The banner headline in Rio de Janeiro’s O Globo newspaper says it all: “From Brazil, Obama Orders Attack on Libya.” 

That headline won't win any awards for creativity, but it surely captures the stark essence of the moment. 

Obama’s first-ever trip to South America has been historic alright, but not for the reasons initially expected. All the best intended plans for his journey here were thrown off-track only a few hours after landing in Brasilia yesterday when the US-led airstrikes on Libya began.

Obama is in Rio de Janeiro today. The president and his advisors now face a delicate balancing act the next few days as he continues his South American tour: Juggling the initial phases of the attack on Libya while carrying on with business today in Rio, tomorrow in Chile, and then El Salvador - the final leg of his trip.

Yesterday there were no questions during the joint statements made by Obama and Brazilian president Dilma Rousseff. The Brazilians requested the no-questions-from-the-press format, likely to avoid press-shy Rousseff - barely in her third month in office - having to answer publicly to uncomfortable questions (while standing next to Obama) about abstaining last week on the vote on the no-fly zone against Libya an the UN Security Council.

(Brazil feels a no-fly zone and coalition air strikes could put more innocent Libyan’s at risk, and make the situation worse rather than better. Brazil also has deep business interests in Libya forged with the Gaddafi regime in recent years, as I reported previously here).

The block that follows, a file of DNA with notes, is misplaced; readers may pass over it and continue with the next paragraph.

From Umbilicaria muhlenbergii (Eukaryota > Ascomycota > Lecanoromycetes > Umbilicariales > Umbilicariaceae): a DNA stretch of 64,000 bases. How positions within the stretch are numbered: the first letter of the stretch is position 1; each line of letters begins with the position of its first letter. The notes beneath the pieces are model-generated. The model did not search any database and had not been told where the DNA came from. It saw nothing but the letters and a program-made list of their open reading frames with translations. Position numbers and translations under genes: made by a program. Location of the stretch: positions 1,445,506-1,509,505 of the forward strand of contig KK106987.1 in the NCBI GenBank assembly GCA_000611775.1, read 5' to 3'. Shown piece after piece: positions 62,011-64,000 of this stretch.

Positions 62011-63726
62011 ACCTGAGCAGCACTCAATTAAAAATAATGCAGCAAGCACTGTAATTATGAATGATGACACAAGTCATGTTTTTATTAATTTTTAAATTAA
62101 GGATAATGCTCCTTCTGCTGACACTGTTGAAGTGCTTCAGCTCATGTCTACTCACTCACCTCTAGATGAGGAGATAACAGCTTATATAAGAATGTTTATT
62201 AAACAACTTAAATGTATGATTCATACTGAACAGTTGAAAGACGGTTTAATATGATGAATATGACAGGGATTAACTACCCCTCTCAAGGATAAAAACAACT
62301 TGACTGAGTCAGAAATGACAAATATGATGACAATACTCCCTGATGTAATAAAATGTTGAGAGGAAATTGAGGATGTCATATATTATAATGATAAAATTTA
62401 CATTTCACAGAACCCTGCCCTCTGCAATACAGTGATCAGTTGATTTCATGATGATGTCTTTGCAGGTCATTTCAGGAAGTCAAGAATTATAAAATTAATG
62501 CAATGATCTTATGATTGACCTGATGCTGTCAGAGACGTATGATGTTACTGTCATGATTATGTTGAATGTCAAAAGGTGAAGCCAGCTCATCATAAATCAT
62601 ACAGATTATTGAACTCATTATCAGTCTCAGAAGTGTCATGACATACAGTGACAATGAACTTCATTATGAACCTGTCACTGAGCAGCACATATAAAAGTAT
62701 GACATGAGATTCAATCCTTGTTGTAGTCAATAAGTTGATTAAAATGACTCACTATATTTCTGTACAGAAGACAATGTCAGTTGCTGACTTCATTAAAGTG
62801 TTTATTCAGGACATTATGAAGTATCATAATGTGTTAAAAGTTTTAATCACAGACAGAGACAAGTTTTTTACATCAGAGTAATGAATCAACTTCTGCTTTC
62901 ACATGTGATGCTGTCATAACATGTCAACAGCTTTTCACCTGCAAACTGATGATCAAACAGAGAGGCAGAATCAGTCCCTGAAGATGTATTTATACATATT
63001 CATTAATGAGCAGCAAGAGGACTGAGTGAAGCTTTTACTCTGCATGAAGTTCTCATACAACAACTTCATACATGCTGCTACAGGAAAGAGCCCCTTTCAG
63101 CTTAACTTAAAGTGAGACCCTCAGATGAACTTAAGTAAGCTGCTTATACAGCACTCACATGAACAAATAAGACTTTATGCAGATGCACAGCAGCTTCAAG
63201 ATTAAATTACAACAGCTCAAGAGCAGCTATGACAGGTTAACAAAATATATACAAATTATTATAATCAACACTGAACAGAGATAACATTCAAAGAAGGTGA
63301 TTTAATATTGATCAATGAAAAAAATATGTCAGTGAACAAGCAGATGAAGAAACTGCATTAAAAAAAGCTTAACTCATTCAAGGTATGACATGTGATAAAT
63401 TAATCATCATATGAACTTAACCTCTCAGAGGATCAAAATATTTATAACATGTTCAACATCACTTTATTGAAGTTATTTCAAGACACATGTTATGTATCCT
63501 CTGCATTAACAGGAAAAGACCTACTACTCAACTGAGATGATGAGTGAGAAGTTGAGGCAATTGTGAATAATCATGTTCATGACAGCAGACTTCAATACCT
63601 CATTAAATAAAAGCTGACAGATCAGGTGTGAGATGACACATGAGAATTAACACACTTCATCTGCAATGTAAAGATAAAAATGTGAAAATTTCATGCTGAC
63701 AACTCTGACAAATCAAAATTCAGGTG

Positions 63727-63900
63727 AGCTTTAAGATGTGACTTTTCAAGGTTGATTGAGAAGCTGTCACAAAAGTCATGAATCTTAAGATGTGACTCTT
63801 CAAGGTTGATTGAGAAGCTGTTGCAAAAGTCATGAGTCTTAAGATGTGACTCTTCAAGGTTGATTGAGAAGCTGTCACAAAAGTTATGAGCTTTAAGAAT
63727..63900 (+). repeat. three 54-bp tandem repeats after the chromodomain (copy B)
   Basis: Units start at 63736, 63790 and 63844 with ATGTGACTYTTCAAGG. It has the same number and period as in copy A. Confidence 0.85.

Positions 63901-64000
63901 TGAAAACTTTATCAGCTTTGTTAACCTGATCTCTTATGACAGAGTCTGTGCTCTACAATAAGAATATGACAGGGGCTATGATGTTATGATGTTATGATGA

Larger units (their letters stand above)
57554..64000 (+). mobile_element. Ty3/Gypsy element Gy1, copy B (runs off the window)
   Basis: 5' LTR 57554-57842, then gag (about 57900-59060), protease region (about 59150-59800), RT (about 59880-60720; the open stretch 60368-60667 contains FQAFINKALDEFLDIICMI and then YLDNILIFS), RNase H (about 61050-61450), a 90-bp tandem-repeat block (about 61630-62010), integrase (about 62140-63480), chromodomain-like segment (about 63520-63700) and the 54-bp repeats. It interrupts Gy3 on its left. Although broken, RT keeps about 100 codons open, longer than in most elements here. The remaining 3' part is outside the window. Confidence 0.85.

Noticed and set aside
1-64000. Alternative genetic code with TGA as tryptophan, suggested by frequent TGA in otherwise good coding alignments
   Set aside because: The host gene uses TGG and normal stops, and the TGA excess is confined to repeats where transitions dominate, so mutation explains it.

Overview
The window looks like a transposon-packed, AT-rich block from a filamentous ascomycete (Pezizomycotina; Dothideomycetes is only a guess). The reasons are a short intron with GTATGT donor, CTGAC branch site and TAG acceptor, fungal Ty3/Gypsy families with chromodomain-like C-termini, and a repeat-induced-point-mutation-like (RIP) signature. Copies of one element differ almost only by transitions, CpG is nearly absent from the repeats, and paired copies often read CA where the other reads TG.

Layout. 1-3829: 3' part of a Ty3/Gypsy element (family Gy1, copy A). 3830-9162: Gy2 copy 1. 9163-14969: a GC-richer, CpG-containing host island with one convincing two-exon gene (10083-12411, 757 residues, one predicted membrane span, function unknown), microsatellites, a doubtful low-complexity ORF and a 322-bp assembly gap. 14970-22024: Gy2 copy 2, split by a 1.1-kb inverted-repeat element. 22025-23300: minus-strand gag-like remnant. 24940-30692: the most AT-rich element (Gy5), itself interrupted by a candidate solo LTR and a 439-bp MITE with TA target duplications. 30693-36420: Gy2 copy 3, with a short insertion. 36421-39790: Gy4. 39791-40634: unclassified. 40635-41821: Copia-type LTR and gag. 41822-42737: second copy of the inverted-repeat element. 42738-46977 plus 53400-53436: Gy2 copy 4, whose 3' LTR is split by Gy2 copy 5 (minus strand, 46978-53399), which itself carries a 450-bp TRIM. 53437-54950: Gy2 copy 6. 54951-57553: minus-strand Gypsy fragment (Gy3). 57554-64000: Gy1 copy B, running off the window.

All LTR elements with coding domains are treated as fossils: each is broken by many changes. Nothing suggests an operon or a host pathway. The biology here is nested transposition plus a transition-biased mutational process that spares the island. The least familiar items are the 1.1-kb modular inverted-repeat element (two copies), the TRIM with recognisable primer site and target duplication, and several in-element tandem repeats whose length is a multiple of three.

Late yesterday Obama made his own remarks on Libya, confirming the strikes had begun. He then had a casual late afternoon meeting with Rousseff before jumping on Air Force One and heading off to Rio de Janeiro.

Today, Sunday, Obama will likely be put in another awkward position of juggling priorities. His schedule in Rio today is light on substance and heavy on symbolism and down time.

Obama will make a brief pass through the Cidade de Deus favela (as I type this he is on his way) and likely have photo ops with kids from a local community organisation dancing capoeira.

In the afternoon he will give a speech inside the Municipal Theatre in downtown Rio to an invite-only crowd (the public event in a downtown plaza previously scheduled was cancelled. The rumor is it was cancelled for security reasons, others say there was concern not enough people would show up to fill the plaza). Either way, the theme of his speech is not intended to be about international affairs.

And in the evening he was planning a visit to the famous Christ the Redeemer statue in Rio with his wife Michelle and their two kids. Some media in Brazil is reporting this too is in jeopardy of also being cancelled. There is nothing else on his public schedule. Maybe that’s a good thing – allowing him time to deal with Libya out of the spotlight.

But make no mistake: The heavy lifting on his trip to Brazil happened yesterday in Brasilia – where the accords were signed and deals brokered and relationships forged. Today in Rio is a little work in public, likely a lot in private, and a little play. Rio could easily be perceived as a working vacation. A comic in yesterday’s O Globo newspaper showed Air Force One landing on the beach in Rio with Obama and family lunging out the front door of the plane like he was diving into the ocean in swim trunks.

But there will be no sunbathing in Rio for Obama. Libya changed things here. Obama advisors have said he is spending any down time in Brazil meeting with advisors for constant updates on events in Libya.

The dynamics of Obama’s South America trip changed markedly from what anybody could have expected 24 hours ago.

Follow Gabriel Elizondo and news from Brazil on Twitter @elizondogabriel